Friday, May 20, 2011

The Scent takes me back

I finished the book last night.  Scent of the Missing by Susannah Charleson.

Unlike Patty and Abby I didn't miss the lack of more search and rescues being performed in the book.  Quite honestly it relieved me.  It's one thing to be drawn into a fictional story because it's, well, fictional.  But while reading a non-fictional story the idea that there are real folks out there missing their loved ones had my gut wrenching.

The things that surprised me were how long and how intense the actual training for SAR teams are and the fact that you can spend years volunteering before you ever get picked to participate.  That is some dedication.  And at such a personal cost to the volunteer.  They pay their own way, they give up huge chunks of their time-willingly.  It was truly inspiring and made me want to go out and volunteer for something.

Of course I am a selfish sort so I was able to content myself with the duty I did for county (so what if it was a long time ago and so what if I did get paid for it) and know that at one time I was a good person too.

These days I am a cat person, but that wasn't always the case.  Growing up I got a dog when I was ten.  His name was J.J. and he passed away when I was twenty-two.  But growing up he was always by my side.  He loved to run and play and he disliked my water-bed.  I had one as a teenager and he absolutely hated it.  But if I were sick, he would stand by the side, sigh heavily, look at me with those glass bottle green eyes and get up there with me.  As if to say, "See, this is what I do for you."

He was a shaggy mutt that we rescued, but there was no other male in my life that loved me as much as he did during my teenage years.  When I was 19, I left home for the Navy.  I came home on leave and visits and each time he heard my voice he would tear through the house in his haste to get to me.  As the years passed he grew slower but our joy in each other never dimmed.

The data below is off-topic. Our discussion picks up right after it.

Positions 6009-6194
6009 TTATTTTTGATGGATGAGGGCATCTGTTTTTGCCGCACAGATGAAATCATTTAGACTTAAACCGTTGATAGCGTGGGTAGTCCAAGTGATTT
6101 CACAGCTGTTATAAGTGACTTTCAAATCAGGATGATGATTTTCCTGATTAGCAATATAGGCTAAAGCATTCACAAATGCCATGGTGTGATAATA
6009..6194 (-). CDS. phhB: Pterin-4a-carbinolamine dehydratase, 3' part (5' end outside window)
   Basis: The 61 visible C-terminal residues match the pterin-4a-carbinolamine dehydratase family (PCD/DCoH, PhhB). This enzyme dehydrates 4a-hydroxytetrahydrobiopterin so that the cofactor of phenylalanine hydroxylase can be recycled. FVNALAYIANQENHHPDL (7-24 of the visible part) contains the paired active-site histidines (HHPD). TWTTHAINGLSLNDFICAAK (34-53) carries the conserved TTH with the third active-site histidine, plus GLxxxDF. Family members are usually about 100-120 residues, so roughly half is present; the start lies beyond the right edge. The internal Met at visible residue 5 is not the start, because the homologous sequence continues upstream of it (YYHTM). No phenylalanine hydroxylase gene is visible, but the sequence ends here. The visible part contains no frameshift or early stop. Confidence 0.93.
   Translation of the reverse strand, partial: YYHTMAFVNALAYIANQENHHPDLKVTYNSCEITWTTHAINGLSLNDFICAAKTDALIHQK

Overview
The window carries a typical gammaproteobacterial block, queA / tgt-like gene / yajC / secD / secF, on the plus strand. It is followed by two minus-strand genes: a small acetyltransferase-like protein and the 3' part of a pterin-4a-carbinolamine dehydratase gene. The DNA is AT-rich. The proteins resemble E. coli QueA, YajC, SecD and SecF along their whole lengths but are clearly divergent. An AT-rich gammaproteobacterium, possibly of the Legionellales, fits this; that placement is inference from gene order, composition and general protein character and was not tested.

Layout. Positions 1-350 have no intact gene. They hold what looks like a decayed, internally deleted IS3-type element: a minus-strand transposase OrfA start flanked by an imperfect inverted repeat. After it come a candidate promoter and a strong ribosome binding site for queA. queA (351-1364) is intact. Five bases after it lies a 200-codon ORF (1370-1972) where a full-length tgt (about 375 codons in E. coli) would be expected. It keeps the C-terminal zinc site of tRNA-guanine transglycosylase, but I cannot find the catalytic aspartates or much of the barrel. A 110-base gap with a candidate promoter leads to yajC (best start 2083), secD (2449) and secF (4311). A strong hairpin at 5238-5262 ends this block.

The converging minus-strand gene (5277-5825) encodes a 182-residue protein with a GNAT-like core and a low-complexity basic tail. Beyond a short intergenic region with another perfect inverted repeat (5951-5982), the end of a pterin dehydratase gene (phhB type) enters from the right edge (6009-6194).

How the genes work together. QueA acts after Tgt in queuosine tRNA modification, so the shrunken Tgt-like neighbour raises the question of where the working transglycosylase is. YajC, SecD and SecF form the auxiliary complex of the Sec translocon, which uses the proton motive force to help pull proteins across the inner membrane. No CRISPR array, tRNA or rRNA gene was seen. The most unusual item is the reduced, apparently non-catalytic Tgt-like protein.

In the last months of his life my Gram didn't tell me how sick he really was.  She didn't want me to freak out or worry.  I was in Japan and there was really nothing I could do.  We made the pilgrimage home that Halloween.   We only stayed two weeks but J.J., now more frail then ever and obviously coming to the end of his life still stuck by my side and acted as if I had never been gone.  

He died the day after Christmas that year and he left a hole a in my heart that has never really healed.  Of course the passage of time has made it easier and new little ones have come into my life.  But he was the first.  My first pet.  My first dog.  My first love.

The book had me thinking...would he have made a good rescue dog and honestly; I don't know.  My memories are those now tempered with age.  But I can tell you this.  He was good enough for me.


Linda G. said...

Aww. Now you've made me cry. Sounds like J.J. was a great dog. You were lucky to have him for the time you did. :)

Anne Gallagher said...

I couldn't imagine my life without a dog. We've always had them, and even though it's so hard to say good-bye, and I swear I won't ever go through it again, somehow liquid brown eyes always catch my heart.